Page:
Proving a malpractice claim in Florida starts with determining whether the case meets the requirements outlined under state law. In order to bring a claim, the following elements must exist:
- Proof of doctor-patient relationship
- Proof of negligent care
- Proof negligent care lead to injuries
- Proof of specific damages from those injuries
Showing the existence of a doctor-patient relationship between the injured party and the medical professional is generally not difficult to show and typically is not challenged in a malpractice case. The other factors of a malpractice case are more complicated.
Before these elements must be demonstrated in court, proving a malpractice claim starts with looking at the evidence.
Proving a Malpractice Claim Starts with Collecting Evidence
Your medical negligence lawyer will want all of the following and possibly more when investigating the claim:
- Medical records
- Photos of injuries (if applicable)
- Medical bills
- Letters from medical professional
- Letters from your health insurance company
- Any notes you’ve taken related to the medical care you’ve received
When looking at your medical records, it’s important to have all the documentation associated with the treatment that is in question. That includes records from every medical professional who treated you during the time period in which the malpractice occurred.
Getting an Expert Opinion
Once your attorney has your medical records, the next step is having them thoroughly reviewed by a specialist in the same area as the doctor being sued for malpractice. If you suffered injuries at the hands of a cardiac surgeon, for example, then the expert who reviews your records should also be a specialist in cardiac surgery.
One of the factors this specialist will be looking for is what’s known as the medical standard of care. Did the doctor who treated you act with similar skill and care as another doctor of the same training would have?
If the specialist who reviews your records finds that you did not receive the medical standard of care and that you suffered significant injuries and damages as a result, they will write a signed statement known as an affidavit that saying that you have a valid malpractice claim. This affidavit will then be included in a notice of intent to sue, which is served to the negligent health care provider.
Physician expert witness are not always easy to find. Not all doctors will agree to do it, and not all are qualified to serve as an expert witness. Fort Lauderdale medical malpractice lawyer Lisa S. Levine typically looks for expert witnesses at top universities in the nation. She looks for a physician who teaches, writes scholarly works, and is well-versed in the condition the plaintiff is suffering from.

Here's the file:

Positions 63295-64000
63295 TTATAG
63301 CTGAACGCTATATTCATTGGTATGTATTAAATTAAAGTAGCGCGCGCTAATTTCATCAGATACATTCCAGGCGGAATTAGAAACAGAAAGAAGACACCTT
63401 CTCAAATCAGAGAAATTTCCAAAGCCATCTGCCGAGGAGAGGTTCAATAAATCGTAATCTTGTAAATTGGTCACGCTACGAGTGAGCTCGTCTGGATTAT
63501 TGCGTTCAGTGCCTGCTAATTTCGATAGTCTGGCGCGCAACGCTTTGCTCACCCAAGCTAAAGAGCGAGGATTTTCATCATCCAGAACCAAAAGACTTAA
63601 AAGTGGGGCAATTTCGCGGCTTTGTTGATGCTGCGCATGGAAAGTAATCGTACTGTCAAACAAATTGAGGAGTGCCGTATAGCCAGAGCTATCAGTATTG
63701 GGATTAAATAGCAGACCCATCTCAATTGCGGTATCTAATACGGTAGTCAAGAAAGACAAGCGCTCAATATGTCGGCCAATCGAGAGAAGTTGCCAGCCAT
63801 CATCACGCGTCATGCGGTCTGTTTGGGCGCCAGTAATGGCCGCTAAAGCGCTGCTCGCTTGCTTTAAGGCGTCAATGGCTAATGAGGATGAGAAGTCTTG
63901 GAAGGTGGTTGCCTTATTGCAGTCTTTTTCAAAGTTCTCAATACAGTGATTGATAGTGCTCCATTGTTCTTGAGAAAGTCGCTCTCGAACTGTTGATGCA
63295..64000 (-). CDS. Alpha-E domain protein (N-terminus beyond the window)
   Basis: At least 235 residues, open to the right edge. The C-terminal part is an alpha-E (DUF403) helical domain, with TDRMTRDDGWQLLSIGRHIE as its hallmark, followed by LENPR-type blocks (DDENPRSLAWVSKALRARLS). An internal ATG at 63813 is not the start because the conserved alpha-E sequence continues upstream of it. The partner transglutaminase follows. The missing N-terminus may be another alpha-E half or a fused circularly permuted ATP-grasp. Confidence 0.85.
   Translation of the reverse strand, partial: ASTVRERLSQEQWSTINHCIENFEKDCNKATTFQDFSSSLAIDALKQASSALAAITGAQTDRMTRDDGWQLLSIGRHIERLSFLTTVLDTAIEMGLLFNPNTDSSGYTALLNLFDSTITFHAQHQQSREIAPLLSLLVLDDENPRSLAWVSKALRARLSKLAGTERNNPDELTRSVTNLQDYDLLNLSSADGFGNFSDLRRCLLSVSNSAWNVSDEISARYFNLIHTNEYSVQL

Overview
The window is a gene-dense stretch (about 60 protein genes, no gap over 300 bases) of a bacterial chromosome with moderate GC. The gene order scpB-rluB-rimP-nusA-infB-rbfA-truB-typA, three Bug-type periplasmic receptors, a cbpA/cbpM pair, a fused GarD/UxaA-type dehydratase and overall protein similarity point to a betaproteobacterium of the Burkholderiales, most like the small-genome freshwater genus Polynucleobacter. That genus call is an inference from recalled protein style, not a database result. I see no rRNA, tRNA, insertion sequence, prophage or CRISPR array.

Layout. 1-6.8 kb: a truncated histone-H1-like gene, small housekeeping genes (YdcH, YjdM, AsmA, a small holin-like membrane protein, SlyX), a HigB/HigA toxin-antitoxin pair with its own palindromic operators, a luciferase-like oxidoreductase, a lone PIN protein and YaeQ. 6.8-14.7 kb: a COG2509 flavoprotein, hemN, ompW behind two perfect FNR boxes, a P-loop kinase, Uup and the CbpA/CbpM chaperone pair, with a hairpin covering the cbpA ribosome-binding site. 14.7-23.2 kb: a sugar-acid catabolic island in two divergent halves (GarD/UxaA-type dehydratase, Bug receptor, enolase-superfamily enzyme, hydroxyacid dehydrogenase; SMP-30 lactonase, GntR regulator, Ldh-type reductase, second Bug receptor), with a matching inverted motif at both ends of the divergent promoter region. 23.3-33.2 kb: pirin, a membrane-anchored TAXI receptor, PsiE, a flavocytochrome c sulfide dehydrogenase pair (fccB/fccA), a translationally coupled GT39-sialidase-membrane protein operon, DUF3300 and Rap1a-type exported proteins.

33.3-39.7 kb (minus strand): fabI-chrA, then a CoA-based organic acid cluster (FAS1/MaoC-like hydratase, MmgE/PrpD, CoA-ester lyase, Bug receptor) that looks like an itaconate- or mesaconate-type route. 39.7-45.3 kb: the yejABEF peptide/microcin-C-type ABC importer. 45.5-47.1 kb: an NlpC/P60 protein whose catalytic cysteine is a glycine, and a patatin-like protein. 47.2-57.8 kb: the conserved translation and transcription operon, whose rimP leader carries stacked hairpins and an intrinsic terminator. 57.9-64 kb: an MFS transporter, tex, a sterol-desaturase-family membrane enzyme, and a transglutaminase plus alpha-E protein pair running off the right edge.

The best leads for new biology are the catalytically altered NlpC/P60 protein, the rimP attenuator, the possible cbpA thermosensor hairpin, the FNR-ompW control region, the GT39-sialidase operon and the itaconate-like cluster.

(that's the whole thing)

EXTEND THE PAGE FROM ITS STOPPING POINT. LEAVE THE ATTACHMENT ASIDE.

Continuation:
Proving Damages in a Florida Medical Negligence Case
Other factors that are needed in proving a malpractice claim are specific damages from those injuries. Even if the doctor is shown to have provided substandard care, a malpractice claim won’t be successful if there are not specific damages related to the negligent care.
These damages could include additional medical bills, lost income and lost earning capacity from being unable to work, and even pain and suffering.
Frequently Asked Questions About Medical Malpractice
Because each medical malpractice case is unique, there is no general answer to what the potential compensation might be. In the U.S. in 2018, the average payout for such a case was $348,065, however there are many factors that can affect the amount of compensation you can recover. Some of these factors include:
– The severity of the injuries
– Amount of medical bills
– Permanency of injuries
Read more about medical malpractice compensation
If you are injured by medical negligence and Medicare or Medicaid has paid a portion or all of your medical expenses, you should know that you will be expected to reimburse the government the costs of your treatment out of your malpractice lawsuit compensation. However, your attorney will negotiate to reduce the amount you must repay Medicare/Medicaid as much as possible.
Read more about Medicare/Medicaid reimbursement
Other parties may be held liable for the injuries caused by malpractice, in addition to the medical professional who committed the malpractice. The hospital may be held vicariously liable, for example, if a doctor who works for the hospital commits medical malpractice. This is because the hospital hired the doctor and made money from the services the doctor performed.
Read more about vicarious liability in medical malpractice claims.
When to Start Your Malpractice Claim
The law places limits on the amount of time you have to file a medical malpractice claim; this timeframe is known as the statute of limitations.
A person who has been injured by a doctor’s negligence has 2 years from the day that the patient knew or should have known that malpractice was committed. After this deadline has passed, it is unlikely your claim will be allowed by the courts.
If you believe you have been a victim of medical malpractice, call Lisa S. Levine, P.A., at 954-256-1820 for a free consultation. We can evaluate your case, answer your questions, and get help proving a malpractice claim in Florida.